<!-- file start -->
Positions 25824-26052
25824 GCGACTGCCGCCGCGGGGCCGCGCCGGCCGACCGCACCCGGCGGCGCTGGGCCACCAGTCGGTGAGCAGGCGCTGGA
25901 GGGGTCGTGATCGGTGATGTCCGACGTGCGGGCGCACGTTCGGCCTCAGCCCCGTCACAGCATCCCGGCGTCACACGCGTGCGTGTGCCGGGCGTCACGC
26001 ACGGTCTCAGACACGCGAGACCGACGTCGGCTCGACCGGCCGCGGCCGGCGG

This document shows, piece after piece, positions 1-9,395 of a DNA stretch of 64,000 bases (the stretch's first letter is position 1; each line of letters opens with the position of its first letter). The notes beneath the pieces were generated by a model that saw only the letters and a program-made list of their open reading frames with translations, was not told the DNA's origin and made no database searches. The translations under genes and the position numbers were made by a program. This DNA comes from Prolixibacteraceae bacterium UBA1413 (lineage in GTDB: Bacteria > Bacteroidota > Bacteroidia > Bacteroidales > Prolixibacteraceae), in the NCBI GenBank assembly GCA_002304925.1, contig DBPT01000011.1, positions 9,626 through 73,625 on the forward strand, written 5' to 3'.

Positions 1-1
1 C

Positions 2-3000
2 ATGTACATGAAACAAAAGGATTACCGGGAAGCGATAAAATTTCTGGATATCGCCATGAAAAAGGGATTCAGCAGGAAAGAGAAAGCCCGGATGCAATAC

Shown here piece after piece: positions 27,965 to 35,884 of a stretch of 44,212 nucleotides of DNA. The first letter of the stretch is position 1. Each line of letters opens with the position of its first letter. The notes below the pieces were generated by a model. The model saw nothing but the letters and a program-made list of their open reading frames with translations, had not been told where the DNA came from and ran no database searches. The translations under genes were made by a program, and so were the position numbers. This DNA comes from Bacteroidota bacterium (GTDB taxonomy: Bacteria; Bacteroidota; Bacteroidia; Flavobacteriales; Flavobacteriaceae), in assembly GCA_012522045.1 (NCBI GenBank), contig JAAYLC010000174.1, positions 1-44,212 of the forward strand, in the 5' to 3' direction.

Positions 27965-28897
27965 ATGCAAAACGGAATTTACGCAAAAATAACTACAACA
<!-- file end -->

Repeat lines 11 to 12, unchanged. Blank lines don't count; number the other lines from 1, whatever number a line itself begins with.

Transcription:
Positions 27965-28897
27965 ATGCAAAACGGAATTTACGCAAAAATAACTACAACA